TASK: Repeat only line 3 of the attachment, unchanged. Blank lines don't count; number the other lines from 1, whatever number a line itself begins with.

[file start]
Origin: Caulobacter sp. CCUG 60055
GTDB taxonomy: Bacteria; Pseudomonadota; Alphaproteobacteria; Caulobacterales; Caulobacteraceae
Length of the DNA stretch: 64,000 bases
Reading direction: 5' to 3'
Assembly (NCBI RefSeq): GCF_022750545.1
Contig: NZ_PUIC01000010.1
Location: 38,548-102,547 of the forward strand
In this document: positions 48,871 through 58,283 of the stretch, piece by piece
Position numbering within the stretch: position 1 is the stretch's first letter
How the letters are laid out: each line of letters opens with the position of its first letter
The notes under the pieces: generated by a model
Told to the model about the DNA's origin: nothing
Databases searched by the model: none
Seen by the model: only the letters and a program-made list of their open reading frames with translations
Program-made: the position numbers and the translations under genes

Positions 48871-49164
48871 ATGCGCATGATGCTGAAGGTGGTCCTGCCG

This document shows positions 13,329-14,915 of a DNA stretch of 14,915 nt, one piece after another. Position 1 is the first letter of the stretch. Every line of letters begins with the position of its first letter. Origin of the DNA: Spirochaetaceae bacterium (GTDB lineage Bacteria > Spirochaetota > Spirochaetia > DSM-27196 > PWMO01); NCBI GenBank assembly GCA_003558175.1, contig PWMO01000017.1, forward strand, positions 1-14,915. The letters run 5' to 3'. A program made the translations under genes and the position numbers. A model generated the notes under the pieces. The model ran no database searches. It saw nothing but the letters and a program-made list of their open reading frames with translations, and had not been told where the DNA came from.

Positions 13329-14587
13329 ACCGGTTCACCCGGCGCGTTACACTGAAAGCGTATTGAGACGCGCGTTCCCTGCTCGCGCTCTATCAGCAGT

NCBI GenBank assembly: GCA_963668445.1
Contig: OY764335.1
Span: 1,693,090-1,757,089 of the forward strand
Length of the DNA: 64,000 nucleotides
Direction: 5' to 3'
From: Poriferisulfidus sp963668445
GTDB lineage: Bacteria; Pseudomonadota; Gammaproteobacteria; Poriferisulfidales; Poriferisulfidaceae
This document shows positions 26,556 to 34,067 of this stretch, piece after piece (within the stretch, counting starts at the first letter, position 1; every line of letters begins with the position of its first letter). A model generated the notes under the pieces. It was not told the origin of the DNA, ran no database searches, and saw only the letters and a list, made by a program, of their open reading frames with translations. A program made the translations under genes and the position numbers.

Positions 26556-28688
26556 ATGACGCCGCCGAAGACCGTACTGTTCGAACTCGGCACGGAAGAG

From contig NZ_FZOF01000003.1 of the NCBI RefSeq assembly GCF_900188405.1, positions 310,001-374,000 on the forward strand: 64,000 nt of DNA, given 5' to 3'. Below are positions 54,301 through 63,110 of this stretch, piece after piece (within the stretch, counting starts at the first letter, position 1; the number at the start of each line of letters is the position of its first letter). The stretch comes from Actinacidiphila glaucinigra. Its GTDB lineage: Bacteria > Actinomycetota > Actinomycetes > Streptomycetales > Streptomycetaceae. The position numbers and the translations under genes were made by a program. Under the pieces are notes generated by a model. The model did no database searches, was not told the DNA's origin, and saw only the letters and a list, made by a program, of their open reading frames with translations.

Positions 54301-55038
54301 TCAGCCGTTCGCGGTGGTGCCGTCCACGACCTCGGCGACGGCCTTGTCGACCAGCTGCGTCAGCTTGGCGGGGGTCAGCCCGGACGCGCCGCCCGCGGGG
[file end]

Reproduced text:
Length of the DNA stretch: 64,000 bases